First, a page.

What To Do If Your Medicine Has Reached Its Expiration Date

(CBS) — Have you ever pulled a bottle of pills out of your medicine cabinet only to see that they’re expired? Are they safe to take? And will they still work?

CBS 2’s Mary Kay Kleist reports.

Since the 1970’s, the FDA requires medications to have expiration dates. The government has looked at national stockpiles of medications and found that some may last as long as 15 years longer.

“But the key to that program was that all of those medications were kept in environmentally controlled conditions,” says Jan Engle of the University of Illinois Medical Center.

For the medicines in our cabinets, do these dates really matter?

“Once the expiration date is passed, there’s no guarantee that the drug is as potent as before,” Engle says.

That means taking expired medicine for a headache won’t harm you. It just may not end the throbbing pain. You can also take vitamins past the date, but they may lose some nutritional value.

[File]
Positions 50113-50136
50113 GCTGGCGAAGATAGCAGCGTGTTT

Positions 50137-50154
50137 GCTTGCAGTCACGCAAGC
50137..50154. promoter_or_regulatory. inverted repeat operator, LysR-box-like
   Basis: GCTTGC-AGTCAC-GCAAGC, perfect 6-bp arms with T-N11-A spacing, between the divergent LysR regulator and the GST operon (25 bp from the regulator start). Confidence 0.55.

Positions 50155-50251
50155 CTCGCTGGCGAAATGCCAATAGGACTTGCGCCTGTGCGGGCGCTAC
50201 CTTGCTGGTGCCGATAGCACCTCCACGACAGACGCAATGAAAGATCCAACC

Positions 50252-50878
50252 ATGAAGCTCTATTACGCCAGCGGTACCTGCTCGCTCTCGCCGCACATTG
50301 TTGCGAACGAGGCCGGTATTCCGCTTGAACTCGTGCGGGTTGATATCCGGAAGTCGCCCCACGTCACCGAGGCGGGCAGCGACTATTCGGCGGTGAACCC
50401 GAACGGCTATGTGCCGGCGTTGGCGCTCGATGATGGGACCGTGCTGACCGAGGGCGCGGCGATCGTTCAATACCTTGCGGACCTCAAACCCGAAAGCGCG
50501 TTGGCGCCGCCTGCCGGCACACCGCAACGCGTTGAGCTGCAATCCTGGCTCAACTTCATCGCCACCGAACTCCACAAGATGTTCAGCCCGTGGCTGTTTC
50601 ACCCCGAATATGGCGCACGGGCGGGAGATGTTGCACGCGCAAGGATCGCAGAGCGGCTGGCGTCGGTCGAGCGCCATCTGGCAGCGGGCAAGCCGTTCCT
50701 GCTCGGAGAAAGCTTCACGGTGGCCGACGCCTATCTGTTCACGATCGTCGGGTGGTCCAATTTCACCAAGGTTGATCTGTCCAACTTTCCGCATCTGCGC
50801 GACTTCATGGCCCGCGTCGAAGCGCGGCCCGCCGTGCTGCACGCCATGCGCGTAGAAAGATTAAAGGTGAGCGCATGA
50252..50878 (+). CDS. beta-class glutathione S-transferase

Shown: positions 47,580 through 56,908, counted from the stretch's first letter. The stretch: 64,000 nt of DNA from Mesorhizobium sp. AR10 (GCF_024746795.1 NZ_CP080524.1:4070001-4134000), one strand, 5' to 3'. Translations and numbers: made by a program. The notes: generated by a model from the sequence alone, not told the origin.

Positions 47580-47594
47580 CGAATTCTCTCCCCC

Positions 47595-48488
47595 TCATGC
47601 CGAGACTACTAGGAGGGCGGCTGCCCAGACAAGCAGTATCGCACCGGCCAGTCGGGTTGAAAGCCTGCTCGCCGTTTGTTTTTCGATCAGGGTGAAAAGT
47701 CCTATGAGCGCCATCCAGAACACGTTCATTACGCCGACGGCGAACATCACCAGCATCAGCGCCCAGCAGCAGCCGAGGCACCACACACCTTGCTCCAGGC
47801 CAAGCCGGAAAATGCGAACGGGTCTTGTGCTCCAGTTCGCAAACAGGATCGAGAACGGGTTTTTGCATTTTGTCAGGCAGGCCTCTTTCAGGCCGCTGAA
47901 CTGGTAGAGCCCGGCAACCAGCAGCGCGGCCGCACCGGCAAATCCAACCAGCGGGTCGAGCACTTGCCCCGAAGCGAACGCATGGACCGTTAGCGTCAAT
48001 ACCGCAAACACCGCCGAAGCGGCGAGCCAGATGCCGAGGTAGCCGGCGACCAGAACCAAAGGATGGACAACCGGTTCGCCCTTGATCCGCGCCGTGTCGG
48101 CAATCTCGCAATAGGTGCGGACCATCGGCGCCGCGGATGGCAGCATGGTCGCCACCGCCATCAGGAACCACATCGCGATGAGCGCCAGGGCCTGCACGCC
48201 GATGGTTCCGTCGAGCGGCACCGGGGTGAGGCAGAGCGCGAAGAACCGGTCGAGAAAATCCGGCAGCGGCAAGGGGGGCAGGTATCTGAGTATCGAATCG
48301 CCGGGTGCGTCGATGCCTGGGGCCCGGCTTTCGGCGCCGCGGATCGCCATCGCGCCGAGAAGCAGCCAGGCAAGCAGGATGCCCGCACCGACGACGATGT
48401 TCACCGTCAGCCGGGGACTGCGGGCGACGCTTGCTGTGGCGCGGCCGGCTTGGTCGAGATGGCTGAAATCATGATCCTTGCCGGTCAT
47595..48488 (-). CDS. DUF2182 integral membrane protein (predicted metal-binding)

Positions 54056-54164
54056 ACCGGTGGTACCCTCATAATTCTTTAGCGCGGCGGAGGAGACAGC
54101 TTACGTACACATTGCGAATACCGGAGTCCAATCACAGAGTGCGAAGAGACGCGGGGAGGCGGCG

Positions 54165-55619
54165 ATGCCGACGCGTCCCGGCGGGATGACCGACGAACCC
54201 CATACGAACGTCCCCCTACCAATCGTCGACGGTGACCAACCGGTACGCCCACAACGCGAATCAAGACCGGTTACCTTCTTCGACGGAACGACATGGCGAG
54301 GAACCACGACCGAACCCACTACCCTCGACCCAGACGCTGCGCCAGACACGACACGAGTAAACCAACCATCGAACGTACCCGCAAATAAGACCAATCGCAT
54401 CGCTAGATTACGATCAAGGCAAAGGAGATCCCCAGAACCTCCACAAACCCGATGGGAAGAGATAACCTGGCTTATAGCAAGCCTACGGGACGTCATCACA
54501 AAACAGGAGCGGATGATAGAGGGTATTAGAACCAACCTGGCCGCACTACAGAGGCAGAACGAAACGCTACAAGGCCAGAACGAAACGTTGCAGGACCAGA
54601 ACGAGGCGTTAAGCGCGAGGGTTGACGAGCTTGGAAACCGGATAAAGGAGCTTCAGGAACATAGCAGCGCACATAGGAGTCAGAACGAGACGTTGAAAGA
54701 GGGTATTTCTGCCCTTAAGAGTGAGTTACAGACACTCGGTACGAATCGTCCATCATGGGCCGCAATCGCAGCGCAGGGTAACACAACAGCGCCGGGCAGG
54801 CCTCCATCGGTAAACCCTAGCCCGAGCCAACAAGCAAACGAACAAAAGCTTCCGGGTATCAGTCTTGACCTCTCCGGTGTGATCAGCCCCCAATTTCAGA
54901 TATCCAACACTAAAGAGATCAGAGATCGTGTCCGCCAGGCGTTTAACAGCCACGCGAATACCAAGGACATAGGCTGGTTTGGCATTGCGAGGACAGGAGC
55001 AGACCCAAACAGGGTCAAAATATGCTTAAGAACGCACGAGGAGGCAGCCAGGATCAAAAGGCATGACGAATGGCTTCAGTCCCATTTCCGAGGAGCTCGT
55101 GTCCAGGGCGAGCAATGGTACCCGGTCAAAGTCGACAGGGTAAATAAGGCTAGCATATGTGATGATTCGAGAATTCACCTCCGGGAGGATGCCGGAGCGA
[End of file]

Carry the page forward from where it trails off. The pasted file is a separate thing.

But there are some medications that you must absolutely take before their expiration date.

“Things like nitroglycerine for chest pain, EpiPens for allergies, insulin for diabetes,” Engle advises. “Anything that’s for a life-threatening illness you want to make sure you use that product when it’s in date.”

But even “in date,” you have to be careful with ointments.

“Your hands are all over it, and if you’re not washing your hands, it can get contaminated. It may still be potent, but it may have bacteria growing in it, and it may not be a good idea to use it,” Engle says.

The same contamination can happen to eye drops if the bottle touches your eye.

It’s important to store your meds in the right place. Experts say the bathroom may not be the best choice, since it’s too steamy and warm. A kitchen cabinet away from the stove is better. Experts say no matter what the date on the bottle says, be alert if the consistency of your medicine changes.

“If you see something that looks like a crumbly tablet or if it doesn’t smell right or it doesn’t look right, your best bet is to throw it out and get a new product,” Engle says.

If you have questions about expiration dates, ask your pharmacist. They can guide you as to whether it’s safe to take that medication past an expiration date.

For information about disposing of old medications, click here.

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